Wednesday, January 14, 2009

lettera



Photobucket


“There is in books
one voice and one letter that is read,
but it informs not all alike.
For I am within,
secretly hidden in the letter,
the teacher of truth,
the searcher of the human heart.”

~ Thomas à Kempis, Imitatione Christi, ch.43


Photobucket



Photobucket



Photobucket
Photobucket



Photobucket



Photobucket

How amazing to consider the ways jottings and their configuration can call forth a full spectrum of lived experience! The names and symbols above recount an evening I spent at Fenway Park, last June.




Photobucket

Photobucket

12 comments:

Steveareno said...

I LOVE that shot of your baseball scorecard! Is that a Rite in the Rain notebook? Which one? I'm dying to know because I, too, keep score when I go to Braves games and it would be great to be able to continue scoring during a summer shower. I've been using a Moleskine squared notebook, but it's no good in the rain.

Mary Ellen said...

Hey - thanks for all your help today. I love your blog, and will be back to visit soon!

Birdie said...

Great post; I like how you describe your journal as a little portable hide away from the world so to speak, it indeed becomes like that (sketchbook too!)for me also.

cold snowy days like today are perfect for retreat into journaling.Seeing your recent blog posts inspire me to write, and the imagery of the writings as leaves on tress is a great visualization. The handwritings of your grandma too, her writing looks joyful and musical. :)my grandma wrote very lovely and I treasure her writings too.

Elizabeth H. said...

I really enjoyed this post--thank you! As someone who is enamored of calligraphy (though my few attempts have been pretty sad) and typefaces of all sorts, it spoke to me. I liked the image of your grandmother's handwriting. There's something so wonderfully intimate and unique about handwriting, and I'm very sad that we're losing that in our society, to a great extent. I can look at a handwritten letter and know at a glance who wrote it; I'm instantly connected with that person's mind and heart in what feels to me like a much more direct way than digital text. I love that.

I think you've also convinced me I need to go buy a copy of The Imitation of Christ. Somehow I've never managed to pick it up. Do you ever feel stalked by a particular book? Lately I keep coming across quotes from the Imitation that speak to me, plus several family members have brought it up. I think someone is dropping hints. ;)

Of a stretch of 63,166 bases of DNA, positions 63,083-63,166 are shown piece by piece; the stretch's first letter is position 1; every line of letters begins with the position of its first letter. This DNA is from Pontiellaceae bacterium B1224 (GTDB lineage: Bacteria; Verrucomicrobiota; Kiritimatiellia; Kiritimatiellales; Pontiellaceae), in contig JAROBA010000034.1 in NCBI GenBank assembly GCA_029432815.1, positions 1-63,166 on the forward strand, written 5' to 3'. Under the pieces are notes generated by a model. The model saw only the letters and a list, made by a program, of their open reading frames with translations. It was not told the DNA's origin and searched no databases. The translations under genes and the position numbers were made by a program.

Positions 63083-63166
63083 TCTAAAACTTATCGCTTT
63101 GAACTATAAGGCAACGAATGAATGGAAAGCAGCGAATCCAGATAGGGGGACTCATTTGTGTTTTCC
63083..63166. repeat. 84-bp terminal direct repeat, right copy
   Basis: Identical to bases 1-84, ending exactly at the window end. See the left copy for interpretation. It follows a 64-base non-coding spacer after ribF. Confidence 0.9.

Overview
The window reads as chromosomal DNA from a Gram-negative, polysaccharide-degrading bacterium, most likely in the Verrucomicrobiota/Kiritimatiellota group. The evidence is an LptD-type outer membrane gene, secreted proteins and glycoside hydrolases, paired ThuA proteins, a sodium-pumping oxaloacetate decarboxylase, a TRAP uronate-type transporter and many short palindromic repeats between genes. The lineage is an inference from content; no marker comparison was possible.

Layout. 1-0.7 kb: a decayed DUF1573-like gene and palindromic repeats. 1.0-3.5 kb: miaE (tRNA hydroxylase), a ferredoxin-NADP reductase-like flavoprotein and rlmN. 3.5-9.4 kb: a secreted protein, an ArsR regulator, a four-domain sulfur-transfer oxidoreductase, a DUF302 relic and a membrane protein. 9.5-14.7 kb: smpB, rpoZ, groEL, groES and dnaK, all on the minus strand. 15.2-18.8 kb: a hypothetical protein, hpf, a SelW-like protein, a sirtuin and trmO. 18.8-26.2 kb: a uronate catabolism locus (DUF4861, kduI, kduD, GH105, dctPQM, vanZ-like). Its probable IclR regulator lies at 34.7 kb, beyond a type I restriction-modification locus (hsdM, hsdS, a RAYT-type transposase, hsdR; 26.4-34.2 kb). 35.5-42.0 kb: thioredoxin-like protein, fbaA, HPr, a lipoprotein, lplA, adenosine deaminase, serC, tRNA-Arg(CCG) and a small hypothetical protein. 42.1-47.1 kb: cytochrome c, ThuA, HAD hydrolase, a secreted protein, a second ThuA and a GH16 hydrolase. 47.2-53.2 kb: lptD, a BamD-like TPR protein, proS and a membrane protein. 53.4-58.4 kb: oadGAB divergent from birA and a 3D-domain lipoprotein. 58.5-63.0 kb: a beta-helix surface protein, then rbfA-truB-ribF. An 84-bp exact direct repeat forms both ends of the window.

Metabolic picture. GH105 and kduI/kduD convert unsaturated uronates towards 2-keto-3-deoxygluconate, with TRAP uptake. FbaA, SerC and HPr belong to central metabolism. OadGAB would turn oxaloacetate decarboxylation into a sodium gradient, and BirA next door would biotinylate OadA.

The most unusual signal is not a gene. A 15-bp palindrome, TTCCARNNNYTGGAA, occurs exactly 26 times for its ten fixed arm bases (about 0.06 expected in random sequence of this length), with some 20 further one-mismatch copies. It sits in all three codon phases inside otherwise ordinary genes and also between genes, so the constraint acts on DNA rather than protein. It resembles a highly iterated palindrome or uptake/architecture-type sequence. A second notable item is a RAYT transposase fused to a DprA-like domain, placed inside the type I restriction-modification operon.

speculator said...

thanks, Steveareno. The best baseball scorebook is the old-fashioned hardbacked composition notebook. It's the perfect size. I've been using those- rain and shine- since I was 9.

As you can see from this blog, I'm a big Rite-in-the-Rain fan, but for journaling. And to go with these, the ideal pencil is the General's Layout.

Brother said...

Love your blog Abraham. Be careful, you could start a new religion - old is better!

CStanford said...

I'm reminded of a quote by a musician I admire:
"Music is the cup that holds the wine of silence."

I also can't help but recall an _X-Files_ episode where Mulder tells Scully about how he can reconstruct baseball games in exact detail from the score tables in an old newspaper.

Daniel F. Smith said...

just found you blog. I love it!! :)
I also have 2 Olivetti Lettera 32 typewriters, which i use on a daily basis. Also use fountain pens. do you use fountain pens?

speculator said...

thank you, Daniel !

Yes, indeed! As fountain pens go- I favor Waterman, especially their Hemisphere and Phileas models (which are both easy to grasp). Their ink chambers hold quite a lot, and that's great for traveling! Waterman also produces first-rate inks of all sorts of colors.

May favorite ballpoint of all is the Ballograf, from Sweden.

Anne said...

Truthfully, I would like to go line through line with this one and comment on nearly everything you have written! I will try to restrain myself...

Love the Kempis quote "secretly hidden in the letter" it takes me breath away!

The story within this story of your Grandmother's letter is lovely. I know I have commented before about my terrible handwriting. It makes me sad to think that nobody would ever look back and make that kind of comment about my penmanship, but I suppose I have other qualities for which I will be fondly remembered. What is most obvious to me here is your great love for your Grandmother that you are able to treasure each time you revisit her letter.

I especially love the Yiddish story! I have never heard that before. It reminds me of the quote from St. Paul about how we do not know how to pray as we ought, and it is then that the spirit groans within us. In this case, the alphabet would be a wonderful spiritual groan. I'm going to try that the next time I find myself unable to pray.

With much gratitude-

Stefano said...

Please tell me where I can find ink (black and red) for this very nice typewriter...
I just bought the Lettera 32 last Sunday in a kind of Portobello's Market in Campagnano (Roma)
http://www.mostre.it/campagnano/
Stefano (Roma)

speculator said...

Congratulations, Stefano!

Fortunately, you live in a large city. Perhaps there is a shop that does typewriter repairs? They would have the Olivetti ink ribbons you need. Or try via the internet. I know you buy ribbons on eBay. But my first suggestion is to try finding a typewriter repair shop; they could also service your Lettera 32.
All the best to you!